20. Just for the record, I looked up All Soul's, Blackman Lane, Leeds on NPOR, and the entry seems a bit "prepared for". Fortunately, I found this on Wikipedia, which seems to have a ring of truth to it. The organ was built in 1877 by Abbott and Smith, and restored in 1906 and 1938 by the same builder. It was restored by Wood Wordsworth and Co in 1976, and by John T Jackson in 1997. A specification of the organ can be found on the National Pipe Organ Register.[1] The ornate organ case was carved by A. Crawford Hick. It's the 1877 date which is the significant bit, for it places the origins of the instrument firmly in the era of Isaac Abbott. Tragically, many (if not most) of the old Isaac Abbott organs have been destroyed, and many re-built beyond recognition, but there are a few survivors. MM
  21. While Norman & Beard seem to be the current hot topic, board members might be interest to know that a very typical instrument from 1916, still exists in the lovely Georgian church of St John's, Bierley, Bradford. It still has the original console, with a single row of stops running horizontally above the top (swell) manual, which one does not pull out. nstead, they are brought into play by a small button, which obviously has some sort of attached rocker, which makes the stops pop out. The stops are cancelled via the stop heads....a curious and slightly disconcerting method of stop control. However, this organ is interesting in having a swell Mixture complete with the Casson inspired Mixture on the Swell, which includes both the Tierce and the b21st. The tonal quality, in typically orchestral style, (but with some concession to upperwork and an attempt at proper choruses), owes a lot to Hope-Jones, but without the drawbacks of that style. In the modest but lively acoustic of the church, the overall effect is really quite magnificent. The reeds are especially fine, and for that reason, I know exactly what Dr Colin Pykett means about the Norfolk organ. There can be no doubt that, whatever the prevailing fashion may now be, Norman & Beard were extremely able organ-builders. MM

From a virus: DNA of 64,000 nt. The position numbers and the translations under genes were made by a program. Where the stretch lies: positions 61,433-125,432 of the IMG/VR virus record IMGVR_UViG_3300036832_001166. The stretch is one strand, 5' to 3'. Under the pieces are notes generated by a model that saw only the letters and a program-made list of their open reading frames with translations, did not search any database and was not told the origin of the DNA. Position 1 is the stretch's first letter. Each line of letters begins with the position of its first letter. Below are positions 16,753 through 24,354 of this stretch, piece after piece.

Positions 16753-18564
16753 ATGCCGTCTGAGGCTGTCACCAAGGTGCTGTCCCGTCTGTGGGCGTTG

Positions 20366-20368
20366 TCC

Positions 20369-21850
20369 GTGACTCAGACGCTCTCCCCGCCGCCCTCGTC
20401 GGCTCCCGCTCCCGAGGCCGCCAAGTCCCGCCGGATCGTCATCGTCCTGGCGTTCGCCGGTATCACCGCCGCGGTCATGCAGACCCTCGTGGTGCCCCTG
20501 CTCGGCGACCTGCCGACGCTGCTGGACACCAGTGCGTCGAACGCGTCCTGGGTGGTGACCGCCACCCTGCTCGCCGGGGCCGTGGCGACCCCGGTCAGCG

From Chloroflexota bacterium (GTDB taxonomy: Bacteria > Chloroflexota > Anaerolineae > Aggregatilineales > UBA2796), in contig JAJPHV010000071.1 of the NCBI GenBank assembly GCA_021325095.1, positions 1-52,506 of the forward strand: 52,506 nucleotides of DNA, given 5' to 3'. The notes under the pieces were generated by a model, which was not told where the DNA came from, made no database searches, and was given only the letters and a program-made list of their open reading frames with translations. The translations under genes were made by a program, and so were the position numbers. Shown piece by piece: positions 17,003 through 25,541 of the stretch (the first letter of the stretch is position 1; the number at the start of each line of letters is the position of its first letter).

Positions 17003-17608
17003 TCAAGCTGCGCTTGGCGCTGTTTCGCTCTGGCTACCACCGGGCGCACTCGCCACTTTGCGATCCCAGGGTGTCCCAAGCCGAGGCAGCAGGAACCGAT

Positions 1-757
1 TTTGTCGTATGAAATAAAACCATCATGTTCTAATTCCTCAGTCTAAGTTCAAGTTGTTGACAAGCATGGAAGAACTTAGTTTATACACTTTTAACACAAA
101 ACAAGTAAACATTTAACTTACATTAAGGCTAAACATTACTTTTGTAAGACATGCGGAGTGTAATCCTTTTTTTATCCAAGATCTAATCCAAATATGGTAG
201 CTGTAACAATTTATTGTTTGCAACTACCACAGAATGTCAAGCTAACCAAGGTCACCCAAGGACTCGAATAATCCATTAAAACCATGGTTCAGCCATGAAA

22. I quite agree with David concerning Forster & Andrews. Wonderfully made, usually nicely voiced, often with poor reeds; they were worthy yet tonally average in many ways. At his best, Binns could certainly make an impact, and being a local company, I have known and played dozens of them; often soldiering on for a century without major work. We musn't, I think, overlook Abbott & Smith, who achieved a tonal quality normally the preserve of the top builders. I shall be playing one on Sunday, when I deputise at St Paul's, King's Cross, Halifax, and I know it will be a happy experience, even if I haven't accompanied a psalm for over 15 years!!! (How fashions change). Regarding St Mary Redcliffe, Bristol, that wonderful instrument is actually outside the Edwardian era, but only just. What the Redcliffe organ convincingly demonstrates, is just how quickly Arthur Harrison got to grips with creating a new style of instrument which found almost universal approval among organists. It's also interesting to note the links with Hope-Jones via the group of friends/acquaintances we know as J Martin White, Lt Col George Dixon, Thomas Casson (who first proposed the Harmonics Mixture with the 17th and b21st), and the organ builders Harrison, Hope-Jones and Compton. Norman & Beard were very provincial builders working in a conservative style, yet within only a few years, they could build not only fine church and concert instruments in semi-orchestral style, but bespoke theatre organs incorporating the ideas of Hope-Jones. Here is a wonderful insight into the prevailing fashions of the day, written by the wealthy organ enthusiast J I Wedgwood, a relative of the Wedgwood pottery dynasty:- The Georgian school, which favours the “shrieking apparatus,” Dulciana toned Diapasons, and the gimcrack reeds smacking of the merry-go-rounds, may well be left to the digestion of its own disordered fancy. (The "shrieking apparatus" were Mixtures) Later, he also wrote the following:- The modern plan is to build up as much of the necessary brilliance of the organ as possible, from within the foundation. There is absolutely no necessity for the Mixture in small organs. Quite sufficient brightness of tone, without undesirable prominence, is contributed by the keen string tone and octave couplers of the Swell. If the Mixture is to be retained at all......unless it can be made better than it usually is......let it be suppressed altogether and placed together with the Cymbelstern, Cuckoo etc., and placed on the retired list.. Miller "The recent revolution in organ building" includes a wonderfully eccentric observation, which tells us much about the era of the orchestral organ:- In the organ at St. George’s Hall, England, there are on the manuals 5 Open Diapasons, 4 Principals, 5 Fifteenths, 3 Clarinets, 2 Orchestral Oboes, 3 Trumpets, 3 Ophicleides, 3 Trombas, 6 Clarions, 4 Flutes, etc., etc. In the Hope-Jones Unit organ at Ocean Grove effects equal to the above are obtained from only 6 stops. Others did not agree, and there was a wonderful letter from Brindley & Foster which appeared in 'The Choirmaster', in response to a letter written by Robert Hope-Jones:- Dear Sirs, Mr Robert Hope-Jones in his letter in your March issue seems to be under the impression that out Flute Fundamentale is intended to be of his Tibia Clausa class. As this statement, if uncontradicted, may do us harm, we wish to say that our Flute Fundamentale as designed, scaled and voiced by us, is not intended to produce “powerful foundation tone to balance powerful reeds.” It is a stop of true organ tone-quality, designed to replace stops of the Clarabella variety where this is desirable. We hold and always have held views at variance with those of Mr.Robert Hope-Jones on the subject of organ tone, and our opinions are based upon experience extending beyond the time when Mr Robert Hope-Jones transferred his genius from the telephone to the “Diaphone”. Our ideals have met with the entire approval of all our clients and received the approbation of many prominent musicians, and are thereby justified. There is always room for difference of opinion, and if Mr Robert Hope-Jones has succeeded in his threefold duty, in pleasing himself, gratifying his clients, and satisfying his shareholders, we shall be the last to withhold our mede of praise. In the meantime, we would assure our friends that we have no intention of trespassing on the unique preserves of Mr Robert Hope-Jones. Should we ever change our opinion, we will let our first “tonal invention” bear such a name as “Tibia Dementia” or “Tuba Plausa”. Yours faithfully, BRINDLEY & FOSTER With so many things going on, and so many claims and counter-claims being voiced, was there ever a leader of the pack? MM PS: Thanks for the welcome back David.....I've not really been away, just very busy.